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Copyright @ SSC: Your Students

The Internet

Pic:  The internet

Just because it's visible on the Internet, does NOT mean it's free for anyone to use in any way.


Plagiarism includes:
  • copying text without giving proper credit to the original author or source
  • copying information from Internet sites and passing it off as your own
  • using someone else's paper or project and turning it in as your own


Avoiding plagiarism:

  • take citation notes on EVERY source (title, author, publisher, publication date, url, date accessed)
  • place quotation marks around directly quoted text and include author's name and title of publication
  • paraphrase correctly
  • ALWAYS cite your sources


Test your plagiarism knowledge:

You Quote It, You Note It!
LInk:  You Quote It, You Note it.
Courtesy of: Vaughan Memorial Library, Acadia University
Copyright © 2004-2008 The Governors of Acadia University.
All rights reserved.Requirements for Use
Dr. Cite Right
LInk:  Dr. Cite Right, Diagnosign your plagerism problems one pattent at a time!
Used with Permission: CPCC Libraries
Central Piedmont Community College

Public Domain

Public Domain:  Works in the public domain are not protected by copyright and can be used freely.  Examples of works in public domain:

  • All works published in the US before 1923 
  • Works by the US Government or created by its employees as part of their job

Note about citing works in the public domain: It is common practice in academia to give credit, even when using public domain material.

Audio/Video & Copyright

Converting the file format of audio and video recordings is completely forbidden by copyright law at this time. In order to use any excerpts in class or classwork which do not come directly (during use) from the original purchased recording, written permission must be obtained from the copyright owner.

There is NO Fair Use exemption for this law.

The safest action is to play the DVD/CD/MP3/recording directly from the original purchased version

If you purchased a digital downloaded version, you need to play it from a legal source, such as the device you downloaded it to (your laptop or tablet) or a CD legally burned from it, or a flash (thumb) drive copy legally made. 

If you need something from the web, link to it (or embed a player, if that's an option) rather than download it and convert the format for your own use.

Citing Your Sources

Help is out there!

  • SSC Writing Center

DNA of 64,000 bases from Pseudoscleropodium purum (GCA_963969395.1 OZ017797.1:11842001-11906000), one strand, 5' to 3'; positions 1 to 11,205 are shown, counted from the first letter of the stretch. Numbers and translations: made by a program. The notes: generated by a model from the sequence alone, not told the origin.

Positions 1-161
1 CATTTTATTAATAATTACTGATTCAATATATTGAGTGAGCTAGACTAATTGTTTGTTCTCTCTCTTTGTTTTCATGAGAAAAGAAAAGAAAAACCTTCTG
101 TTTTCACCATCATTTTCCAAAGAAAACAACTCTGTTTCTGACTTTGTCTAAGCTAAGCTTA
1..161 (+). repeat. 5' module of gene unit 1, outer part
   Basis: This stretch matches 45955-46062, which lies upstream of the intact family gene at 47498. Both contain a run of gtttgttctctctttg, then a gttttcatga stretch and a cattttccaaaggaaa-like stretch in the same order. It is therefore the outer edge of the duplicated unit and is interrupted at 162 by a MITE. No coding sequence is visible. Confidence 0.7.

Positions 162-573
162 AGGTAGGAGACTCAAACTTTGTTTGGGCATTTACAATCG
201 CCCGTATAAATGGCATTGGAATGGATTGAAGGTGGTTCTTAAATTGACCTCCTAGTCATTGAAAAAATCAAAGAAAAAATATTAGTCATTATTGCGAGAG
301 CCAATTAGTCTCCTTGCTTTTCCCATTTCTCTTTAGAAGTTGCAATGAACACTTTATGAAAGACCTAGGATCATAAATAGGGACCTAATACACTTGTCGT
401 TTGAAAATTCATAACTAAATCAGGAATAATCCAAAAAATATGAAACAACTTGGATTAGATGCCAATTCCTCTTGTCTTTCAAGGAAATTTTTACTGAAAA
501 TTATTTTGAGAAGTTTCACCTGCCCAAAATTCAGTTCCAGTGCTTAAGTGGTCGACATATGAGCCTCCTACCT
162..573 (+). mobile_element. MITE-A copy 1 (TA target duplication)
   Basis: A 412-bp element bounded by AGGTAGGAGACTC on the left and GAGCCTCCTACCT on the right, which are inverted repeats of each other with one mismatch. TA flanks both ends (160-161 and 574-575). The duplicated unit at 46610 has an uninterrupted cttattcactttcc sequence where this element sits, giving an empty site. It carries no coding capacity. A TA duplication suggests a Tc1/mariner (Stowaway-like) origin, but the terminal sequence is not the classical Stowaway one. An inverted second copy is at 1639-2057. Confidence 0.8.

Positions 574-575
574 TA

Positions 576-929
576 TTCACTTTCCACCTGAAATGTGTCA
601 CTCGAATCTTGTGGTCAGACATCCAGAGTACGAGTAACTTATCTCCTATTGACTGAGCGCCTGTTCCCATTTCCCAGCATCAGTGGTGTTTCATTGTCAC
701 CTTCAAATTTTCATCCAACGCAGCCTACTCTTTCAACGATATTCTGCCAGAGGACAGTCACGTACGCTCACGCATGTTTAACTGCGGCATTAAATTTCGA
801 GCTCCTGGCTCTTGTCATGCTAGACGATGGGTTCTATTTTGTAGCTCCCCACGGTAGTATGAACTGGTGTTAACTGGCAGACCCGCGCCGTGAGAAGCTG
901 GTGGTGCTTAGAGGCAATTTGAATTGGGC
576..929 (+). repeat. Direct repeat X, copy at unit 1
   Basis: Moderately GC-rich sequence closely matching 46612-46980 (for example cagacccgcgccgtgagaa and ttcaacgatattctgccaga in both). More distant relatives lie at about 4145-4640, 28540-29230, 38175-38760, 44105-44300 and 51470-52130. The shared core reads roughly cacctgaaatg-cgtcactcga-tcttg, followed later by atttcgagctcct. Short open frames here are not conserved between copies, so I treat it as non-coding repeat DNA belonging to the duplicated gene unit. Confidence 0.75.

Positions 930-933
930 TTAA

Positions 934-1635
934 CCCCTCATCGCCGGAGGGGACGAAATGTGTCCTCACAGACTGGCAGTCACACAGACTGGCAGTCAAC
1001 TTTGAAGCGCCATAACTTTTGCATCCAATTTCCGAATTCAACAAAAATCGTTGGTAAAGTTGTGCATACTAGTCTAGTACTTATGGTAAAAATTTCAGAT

YouTube (and other web videos)

YouTube videos (and many other videos on the web) are restricted by user agreements which must be consulted and observed.

YouTube and copyright law specifically FORBID converting videos for use in PowerPoint or other class use, whether by faculty or students.
See the YouTube Terms for details, including the specific agreement for everyone using YouTube:

"You agree not to access User Submissions (defined below) or YouTube Content through any technology or means other than the video playback pages of the Website itself, the YouTube Embeddable Player, or other explicitly authorized means YouTube may designate."

Videos may only be linked, not converted, for use by faculty or students.

Using any method to change the file format of copyrighted digital material is forbidden by copyright law and there is NO Fair Use exemption.

Should I Use This Photograph?

You just found THE perfect picture for your presentation. Should you use it? 
Follow your path through this infographic and discover the answer!

Make GOOGLE Do Some of the Work

Finding Content With Google

Google allows you to filter your search results to only show Creative Commons and public domain works. When doing an advanced search, you can choose which usage rights you want Google to search for. For example, if you're searching for an image to use in your blog, you can change the usage rights to free to use or share.

Use the Advanced Search in the upper left corner of the search results page, and filter your results.

image of advance search menu: Select Advanced Search    THEN    image of filter menu:  Select Usage rights and Free to use and share.

Final Note About FAIR USE

The law allows you to do many things as a student, under "Fair Use", which are NOT legal once you are outside class.  Much of the "free" material you can use for class work is NOT necessarily licensed for you to use commercially (in your job). 

Be sure to doublecheck anything you use outside the classroom for copyright, so you -- and your boss -- don't violate copyright.

Just because it's visible on the Internet, does NOT mean it's free for anyone to use in any way.